Surprise! Your heart health shows on your face

The other day I was watching a video taken in the late 1990s of a political debate I took part in. It occurred just a short while before I discovered I was suffering from blocked arteries, and that I needed bypass surgery. After that, I also had another health meltdown where I found out I had celiac disease.

Fortunately, both my heart and brain health improved immensely since I gave up gluten.

But the reason I’m talking to you about this today is that a recent study at the Indiana University School of Medicine shows that if you have difficulties registering emotions on your face, it could mean that your heart and lungs are in trouble. People with significant heart and lung conditions lack a normal range of facial expressions. They can’t even show surprise.

In the video, I can now see there was something wrong with my face. Not exactly paralysis, but a definite restriction of my facial expressions.

Researchers noticed the same thing when they recorded video of hospital patients who were suffering shortness of breath and chest pain, and who had dangerous lung and heart conditions. They discovered that the people displayed only a narrow spectrum of facial expressions compared to people who were in good health.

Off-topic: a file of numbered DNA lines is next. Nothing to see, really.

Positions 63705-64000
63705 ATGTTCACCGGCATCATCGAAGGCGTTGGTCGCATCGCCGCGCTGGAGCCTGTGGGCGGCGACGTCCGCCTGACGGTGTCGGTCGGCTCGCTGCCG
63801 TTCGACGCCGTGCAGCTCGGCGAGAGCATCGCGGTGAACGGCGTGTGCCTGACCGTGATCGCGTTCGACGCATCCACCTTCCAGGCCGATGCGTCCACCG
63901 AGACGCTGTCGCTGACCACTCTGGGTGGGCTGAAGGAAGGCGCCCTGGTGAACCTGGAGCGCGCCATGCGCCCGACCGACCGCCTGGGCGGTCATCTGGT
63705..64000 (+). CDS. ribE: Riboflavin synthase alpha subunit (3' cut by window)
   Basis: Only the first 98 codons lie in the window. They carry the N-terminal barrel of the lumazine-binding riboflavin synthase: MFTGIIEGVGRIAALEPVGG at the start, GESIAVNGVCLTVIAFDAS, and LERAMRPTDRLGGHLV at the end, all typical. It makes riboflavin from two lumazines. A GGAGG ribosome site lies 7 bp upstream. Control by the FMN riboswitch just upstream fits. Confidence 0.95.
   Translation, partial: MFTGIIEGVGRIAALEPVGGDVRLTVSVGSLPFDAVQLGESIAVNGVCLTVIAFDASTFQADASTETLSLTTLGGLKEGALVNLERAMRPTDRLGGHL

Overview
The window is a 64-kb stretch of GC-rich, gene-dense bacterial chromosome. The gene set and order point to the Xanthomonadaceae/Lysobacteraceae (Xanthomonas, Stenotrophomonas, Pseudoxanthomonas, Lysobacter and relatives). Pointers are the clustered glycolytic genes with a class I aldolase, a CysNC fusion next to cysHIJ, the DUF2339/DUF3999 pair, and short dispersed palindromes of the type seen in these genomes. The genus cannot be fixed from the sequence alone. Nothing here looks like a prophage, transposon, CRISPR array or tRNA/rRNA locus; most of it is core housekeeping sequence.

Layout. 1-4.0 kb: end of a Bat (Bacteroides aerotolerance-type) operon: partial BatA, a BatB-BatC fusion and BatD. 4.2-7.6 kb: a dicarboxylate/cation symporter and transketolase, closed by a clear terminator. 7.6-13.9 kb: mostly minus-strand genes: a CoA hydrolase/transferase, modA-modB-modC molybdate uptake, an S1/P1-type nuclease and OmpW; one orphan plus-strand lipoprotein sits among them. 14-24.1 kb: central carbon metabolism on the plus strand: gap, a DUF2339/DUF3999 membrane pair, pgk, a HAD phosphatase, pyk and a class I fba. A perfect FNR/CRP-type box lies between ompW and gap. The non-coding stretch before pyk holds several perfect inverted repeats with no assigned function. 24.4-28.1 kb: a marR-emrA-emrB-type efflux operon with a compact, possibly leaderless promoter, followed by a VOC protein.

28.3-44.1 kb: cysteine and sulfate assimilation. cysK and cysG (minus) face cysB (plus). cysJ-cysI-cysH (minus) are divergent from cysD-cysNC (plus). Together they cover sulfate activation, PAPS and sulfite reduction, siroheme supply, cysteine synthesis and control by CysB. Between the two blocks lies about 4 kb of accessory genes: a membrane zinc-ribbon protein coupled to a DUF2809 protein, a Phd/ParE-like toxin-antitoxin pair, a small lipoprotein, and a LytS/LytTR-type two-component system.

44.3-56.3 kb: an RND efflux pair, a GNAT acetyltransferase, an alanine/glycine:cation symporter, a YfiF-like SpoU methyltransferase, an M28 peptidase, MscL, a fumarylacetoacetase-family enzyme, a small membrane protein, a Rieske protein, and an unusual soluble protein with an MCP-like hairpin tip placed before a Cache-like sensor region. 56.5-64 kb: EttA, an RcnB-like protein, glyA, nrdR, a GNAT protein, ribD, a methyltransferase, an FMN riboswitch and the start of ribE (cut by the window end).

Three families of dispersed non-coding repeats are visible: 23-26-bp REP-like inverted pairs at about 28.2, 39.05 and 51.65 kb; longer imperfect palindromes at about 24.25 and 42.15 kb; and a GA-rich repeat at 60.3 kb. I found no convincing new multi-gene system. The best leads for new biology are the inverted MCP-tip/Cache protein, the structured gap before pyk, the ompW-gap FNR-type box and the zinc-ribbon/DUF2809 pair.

The scientists concluded that: “We believe that due to the gravity of their illness, [these] patients may not have been able to process and respond to an emotional stimulus in the way that would be expected of most people under normal conditions.”

As the Indiana study points out, my restrictions were probably linked to the hidden, ugly events that were taking place inside my body.

During those years, I saw a long list of doctors, but none ever figured out the root cause of my problems.

This is one of the best arguments for old-fashioned doctoring … when doctors put their hands on you and look at you to observe how you’re feeling. Now we call it “poking and prodding” but it’s very important for diagnosing illness. Those kinds of medical observations are just as vital for finding out what’s wrong with people as lab tests.

Maybe this type of research can help put the personal touch back into medical exams and lead to a better way of helping people in distress.

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Carl Lowe

By Carl Lowe

has written about health, fitness and nutrition for a wide range of publications including Prevention Magazine, Self Magazine and Time-Life Books. The author of more than a dozen books, he has been gluten-free since 2007.